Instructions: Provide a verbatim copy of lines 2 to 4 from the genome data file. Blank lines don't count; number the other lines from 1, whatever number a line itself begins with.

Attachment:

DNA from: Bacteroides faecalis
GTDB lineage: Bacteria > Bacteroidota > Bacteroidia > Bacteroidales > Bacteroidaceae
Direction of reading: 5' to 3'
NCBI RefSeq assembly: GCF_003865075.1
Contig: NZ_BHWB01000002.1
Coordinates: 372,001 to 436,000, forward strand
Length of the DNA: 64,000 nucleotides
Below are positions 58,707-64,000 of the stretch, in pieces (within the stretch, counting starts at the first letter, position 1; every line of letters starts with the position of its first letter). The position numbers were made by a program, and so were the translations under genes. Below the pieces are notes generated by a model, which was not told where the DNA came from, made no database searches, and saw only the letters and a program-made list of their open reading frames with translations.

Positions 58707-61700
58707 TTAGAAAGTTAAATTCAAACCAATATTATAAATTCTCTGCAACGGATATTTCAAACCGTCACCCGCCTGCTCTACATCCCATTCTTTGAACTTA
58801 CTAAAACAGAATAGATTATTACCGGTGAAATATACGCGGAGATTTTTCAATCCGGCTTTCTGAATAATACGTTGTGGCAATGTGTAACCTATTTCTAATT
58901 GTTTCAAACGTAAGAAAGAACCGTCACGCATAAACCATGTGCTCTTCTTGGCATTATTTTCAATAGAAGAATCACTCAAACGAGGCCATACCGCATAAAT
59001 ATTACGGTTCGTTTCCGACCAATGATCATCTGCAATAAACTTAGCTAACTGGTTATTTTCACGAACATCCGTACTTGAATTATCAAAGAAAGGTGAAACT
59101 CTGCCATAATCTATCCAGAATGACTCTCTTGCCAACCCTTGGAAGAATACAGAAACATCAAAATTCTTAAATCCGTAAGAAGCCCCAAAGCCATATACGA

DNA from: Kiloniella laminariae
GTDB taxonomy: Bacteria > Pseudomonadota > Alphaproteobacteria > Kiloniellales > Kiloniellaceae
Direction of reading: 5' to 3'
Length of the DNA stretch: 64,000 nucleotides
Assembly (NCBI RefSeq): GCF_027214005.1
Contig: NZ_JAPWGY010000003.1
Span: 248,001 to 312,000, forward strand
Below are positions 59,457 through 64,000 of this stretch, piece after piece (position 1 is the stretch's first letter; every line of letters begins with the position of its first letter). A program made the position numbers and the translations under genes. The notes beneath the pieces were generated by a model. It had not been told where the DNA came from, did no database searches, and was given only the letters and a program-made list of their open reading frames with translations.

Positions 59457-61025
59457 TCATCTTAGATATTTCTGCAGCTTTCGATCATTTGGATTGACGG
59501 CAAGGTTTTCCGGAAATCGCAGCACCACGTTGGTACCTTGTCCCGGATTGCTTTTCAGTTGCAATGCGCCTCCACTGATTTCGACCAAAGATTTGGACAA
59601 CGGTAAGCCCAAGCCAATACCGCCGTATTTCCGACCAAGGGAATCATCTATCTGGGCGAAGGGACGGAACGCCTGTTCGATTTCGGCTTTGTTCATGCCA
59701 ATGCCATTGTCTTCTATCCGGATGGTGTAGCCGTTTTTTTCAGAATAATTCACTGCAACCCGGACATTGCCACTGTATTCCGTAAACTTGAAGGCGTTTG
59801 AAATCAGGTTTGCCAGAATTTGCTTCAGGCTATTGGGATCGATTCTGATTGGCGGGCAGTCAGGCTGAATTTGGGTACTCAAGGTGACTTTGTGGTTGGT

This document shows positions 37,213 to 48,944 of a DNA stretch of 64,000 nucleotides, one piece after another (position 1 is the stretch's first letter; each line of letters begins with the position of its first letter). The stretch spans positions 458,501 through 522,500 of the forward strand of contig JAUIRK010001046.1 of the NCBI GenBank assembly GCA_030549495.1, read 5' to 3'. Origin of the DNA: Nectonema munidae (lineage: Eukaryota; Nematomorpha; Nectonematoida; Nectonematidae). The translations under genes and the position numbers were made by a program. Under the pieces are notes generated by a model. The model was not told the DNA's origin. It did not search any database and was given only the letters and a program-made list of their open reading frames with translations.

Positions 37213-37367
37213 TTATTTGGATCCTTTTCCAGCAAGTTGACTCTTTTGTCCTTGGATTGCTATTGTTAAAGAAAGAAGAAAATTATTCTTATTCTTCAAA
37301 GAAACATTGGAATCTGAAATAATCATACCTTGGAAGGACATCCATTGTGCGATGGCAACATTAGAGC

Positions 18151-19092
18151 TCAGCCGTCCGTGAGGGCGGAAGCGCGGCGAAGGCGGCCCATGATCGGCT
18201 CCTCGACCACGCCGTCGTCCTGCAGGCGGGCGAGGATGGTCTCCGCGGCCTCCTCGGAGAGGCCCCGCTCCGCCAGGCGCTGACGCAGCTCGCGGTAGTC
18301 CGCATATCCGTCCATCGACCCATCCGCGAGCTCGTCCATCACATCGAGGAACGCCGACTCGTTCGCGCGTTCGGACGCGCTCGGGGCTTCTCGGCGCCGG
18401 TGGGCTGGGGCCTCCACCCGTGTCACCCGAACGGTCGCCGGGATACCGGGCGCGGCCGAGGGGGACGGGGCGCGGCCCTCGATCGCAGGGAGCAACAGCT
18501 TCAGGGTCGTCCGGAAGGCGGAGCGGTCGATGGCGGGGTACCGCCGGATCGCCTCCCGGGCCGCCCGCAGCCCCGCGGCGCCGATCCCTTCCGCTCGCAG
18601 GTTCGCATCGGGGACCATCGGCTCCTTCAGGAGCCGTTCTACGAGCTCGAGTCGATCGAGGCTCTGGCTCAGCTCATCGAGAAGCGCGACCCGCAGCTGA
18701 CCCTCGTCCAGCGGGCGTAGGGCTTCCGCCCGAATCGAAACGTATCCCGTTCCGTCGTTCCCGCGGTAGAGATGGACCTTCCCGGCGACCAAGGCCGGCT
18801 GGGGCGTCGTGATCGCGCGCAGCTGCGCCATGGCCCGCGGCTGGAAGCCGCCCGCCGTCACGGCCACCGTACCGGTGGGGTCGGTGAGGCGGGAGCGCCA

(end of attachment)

GTDB lineage: Bacteria > Bacteroidota > Bacteroidia > Bacteroidales > Bacteroidaceae
Direction of reading: 5' to 3'
NCBI RefSeq assembly: GCF_003865075.1